A lifelong relationship: The Japanese National Team

In 1963 I became Freshman Coach at Michigan State, under Forrest ‘Forddy’ Anderson, in charge of recruiting under Anderson, who had taken Bradley to two NCAA Finals, in 1950 and 1954, and who had taken MSU to the NCAA Final Four in 1957. In July, Forddy left for a one-month trip to Japan, where he and another coaching legend, Pete Newell, were to work with Japan’s national team as they prepared for the 1964 Olympics, to be held in Tokyo. Forddy and Pete were great friends from their days in the US Navy during World War II. With this, I was closely involved with someone that was closely involved with a … national team!

Pete Newell was, at the time, the foremost authority on basketball defense and Forddy Anderson, with his ‘Motion Offense,’ was thought by many to be the top coach at the other end of the floor. And, that’s the way they broke down their work. Forddy worked on the fast break, motion offense, conditioning and the 2-2-1 full-court zone press. Pete worked on offensive and defensive fundamentals, team man-to-man defense, the Reverse-Action Offense. They also conducted clinics for Japanese coaches. They did excellent work that summer because, one year later, Japan took 10th in the Olympics, their top placement in the post-war era.

In those Olympics, Japan was 3-4 in first round play. They had some nice wins: 58-37 vs. Canada; 58-41 vs. Hungary; 72-68 vs. Italy. They also gave the USSR a game, losing, 72-59. That put them in the 9-12 place semi-final, where they beat Finland, 54-45, to advance to the consolation final, then losing to Australia, 64-57. That made their final overall record 4-5. Aside from their 9th place in the 1936 Olympics, in the ‘prehistoric era,’ that equaled their best finish ever in a major FIBA event, the Olympics or the Worlds, not considering the Asian Games or East Asian Games.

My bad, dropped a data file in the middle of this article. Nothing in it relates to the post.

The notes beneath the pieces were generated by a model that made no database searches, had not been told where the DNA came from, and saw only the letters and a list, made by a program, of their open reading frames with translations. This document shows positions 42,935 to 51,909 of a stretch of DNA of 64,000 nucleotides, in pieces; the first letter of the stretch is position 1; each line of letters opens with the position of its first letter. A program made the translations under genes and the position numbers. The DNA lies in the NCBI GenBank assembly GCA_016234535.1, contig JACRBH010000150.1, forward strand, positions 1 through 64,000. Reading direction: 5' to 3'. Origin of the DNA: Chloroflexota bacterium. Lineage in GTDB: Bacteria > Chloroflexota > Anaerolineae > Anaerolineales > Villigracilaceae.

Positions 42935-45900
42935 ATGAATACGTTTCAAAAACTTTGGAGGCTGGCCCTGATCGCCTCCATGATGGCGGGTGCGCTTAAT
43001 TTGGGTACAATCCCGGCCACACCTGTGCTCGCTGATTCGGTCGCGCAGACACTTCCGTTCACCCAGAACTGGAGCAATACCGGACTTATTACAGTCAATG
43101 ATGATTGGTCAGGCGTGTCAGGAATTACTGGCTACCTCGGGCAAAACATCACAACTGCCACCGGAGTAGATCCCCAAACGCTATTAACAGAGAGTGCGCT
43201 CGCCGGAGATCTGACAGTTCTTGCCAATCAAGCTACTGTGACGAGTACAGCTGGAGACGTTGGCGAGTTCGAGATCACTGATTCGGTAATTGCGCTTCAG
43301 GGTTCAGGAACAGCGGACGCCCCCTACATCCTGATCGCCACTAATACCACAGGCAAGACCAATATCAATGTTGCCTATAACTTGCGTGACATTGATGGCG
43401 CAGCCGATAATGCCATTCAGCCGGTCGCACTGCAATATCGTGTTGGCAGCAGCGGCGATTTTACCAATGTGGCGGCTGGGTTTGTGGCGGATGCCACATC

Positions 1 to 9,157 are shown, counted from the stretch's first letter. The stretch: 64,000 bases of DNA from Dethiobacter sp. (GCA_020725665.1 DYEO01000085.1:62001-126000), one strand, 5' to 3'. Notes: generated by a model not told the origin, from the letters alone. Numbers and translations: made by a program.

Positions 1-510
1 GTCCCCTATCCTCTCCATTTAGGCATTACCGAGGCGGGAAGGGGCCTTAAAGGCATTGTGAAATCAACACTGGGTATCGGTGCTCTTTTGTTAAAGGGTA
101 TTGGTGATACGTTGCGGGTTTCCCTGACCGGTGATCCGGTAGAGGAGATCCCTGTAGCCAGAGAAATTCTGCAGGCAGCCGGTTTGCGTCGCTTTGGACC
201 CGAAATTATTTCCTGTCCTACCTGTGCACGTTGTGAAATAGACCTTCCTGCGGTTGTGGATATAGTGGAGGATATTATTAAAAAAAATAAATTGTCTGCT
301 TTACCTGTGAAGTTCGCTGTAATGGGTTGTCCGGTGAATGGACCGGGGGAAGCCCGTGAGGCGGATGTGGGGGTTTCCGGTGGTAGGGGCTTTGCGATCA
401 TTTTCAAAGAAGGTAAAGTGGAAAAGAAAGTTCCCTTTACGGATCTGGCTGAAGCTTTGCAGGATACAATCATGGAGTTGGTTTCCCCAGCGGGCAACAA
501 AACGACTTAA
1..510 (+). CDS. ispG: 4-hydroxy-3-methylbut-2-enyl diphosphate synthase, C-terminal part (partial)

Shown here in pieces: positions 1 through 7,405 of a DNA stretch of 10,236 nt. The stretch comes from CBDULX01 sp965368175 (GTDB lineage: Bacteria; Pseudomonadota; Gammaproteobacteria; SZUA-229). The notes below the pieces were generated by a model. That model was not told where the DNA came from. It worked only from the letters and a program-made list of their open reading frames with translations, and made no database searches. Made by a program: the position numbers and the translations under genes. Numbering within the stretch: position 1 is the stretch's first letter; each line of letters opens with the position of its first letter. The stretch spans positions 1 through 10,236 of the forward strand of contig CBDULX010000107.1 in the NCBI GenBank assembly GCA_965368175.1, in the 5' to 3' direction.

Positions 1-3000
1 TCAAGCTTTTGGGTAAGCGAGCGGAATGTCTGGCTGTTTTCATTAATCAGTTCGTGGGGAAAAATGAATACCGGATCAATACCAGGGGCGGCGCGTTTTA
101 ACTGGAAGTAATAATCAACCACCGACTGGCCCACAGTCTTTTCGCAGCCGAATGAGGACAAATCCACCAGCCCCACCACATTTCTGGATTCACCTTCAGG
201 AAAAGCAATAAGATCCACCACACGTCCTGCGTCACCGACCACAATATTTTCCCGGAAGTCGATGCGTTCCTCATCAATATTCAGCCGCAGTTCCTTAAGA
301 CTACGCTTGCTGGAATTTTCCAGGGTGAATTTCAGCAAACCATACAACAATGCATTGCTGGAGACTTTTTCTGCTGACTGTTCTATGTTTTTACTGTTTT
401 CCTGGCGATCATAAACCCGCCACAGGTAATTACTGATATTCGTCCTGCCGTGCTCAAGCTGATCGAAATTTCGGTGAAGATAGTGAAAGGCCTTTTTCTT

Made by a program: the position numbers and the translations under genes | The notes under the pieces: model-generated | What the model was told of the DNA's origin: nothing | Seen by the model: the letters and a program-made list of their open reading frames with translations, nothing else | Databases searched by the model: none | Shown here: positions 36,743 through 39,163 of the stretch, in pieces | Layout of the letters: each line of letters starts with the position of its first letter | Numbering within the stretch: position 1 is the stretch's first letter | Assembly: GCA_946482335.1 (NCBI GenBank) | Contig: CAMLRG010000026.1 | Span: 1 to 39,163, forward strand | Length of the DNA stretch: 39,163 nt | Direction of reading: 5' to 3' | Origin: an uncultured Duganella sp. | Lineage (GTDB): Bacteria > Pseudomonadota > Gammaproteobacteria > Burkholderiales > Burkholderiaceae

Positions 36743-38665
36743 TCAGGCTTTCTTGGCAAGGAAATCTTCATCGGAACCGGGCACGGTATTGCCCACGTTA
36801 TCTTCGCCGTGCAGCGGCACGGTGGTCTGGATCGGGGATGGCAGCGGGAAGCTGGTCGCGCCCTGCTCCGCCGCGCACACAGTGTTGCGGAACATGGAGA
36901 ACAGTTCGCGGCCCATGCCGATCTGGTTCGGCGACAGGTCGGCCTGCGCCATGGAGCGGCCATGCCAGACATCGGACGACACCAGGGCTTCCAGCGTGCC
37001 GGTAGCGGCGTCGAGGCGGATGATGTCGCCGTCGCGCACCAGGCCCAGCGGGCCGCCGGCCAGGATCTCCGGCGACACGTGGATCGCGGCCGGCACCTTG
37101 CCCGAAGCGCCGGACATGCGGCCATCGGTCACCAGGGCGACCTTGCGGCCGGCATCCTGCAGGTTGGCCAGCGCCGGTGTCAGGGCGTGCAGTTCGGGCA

When he came back, I asked Forddy who the best Japanese player was. He said, “Fumihiko Moroyama.” The 6’1″ Moroyama was later nicknamed Japan’s “Mr. Basketball.” I asked why we didn’t recruit him for MSU, as he was just 20 years old at the time and would be their top scorer in the Olympics, at 10.4 ppg. Forddy said, “If we bring in an international player, he has to dominate.” That was the first time I’d heard the term ‘international player.’ It would not, of course, be the last. Whatever, I was now a … semi-expert on the FIBA game. Or so I thought!

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Dan Peterson

Dan Peterson

Long-time Head Coach of Olimpia Milano in the Italian Serie A1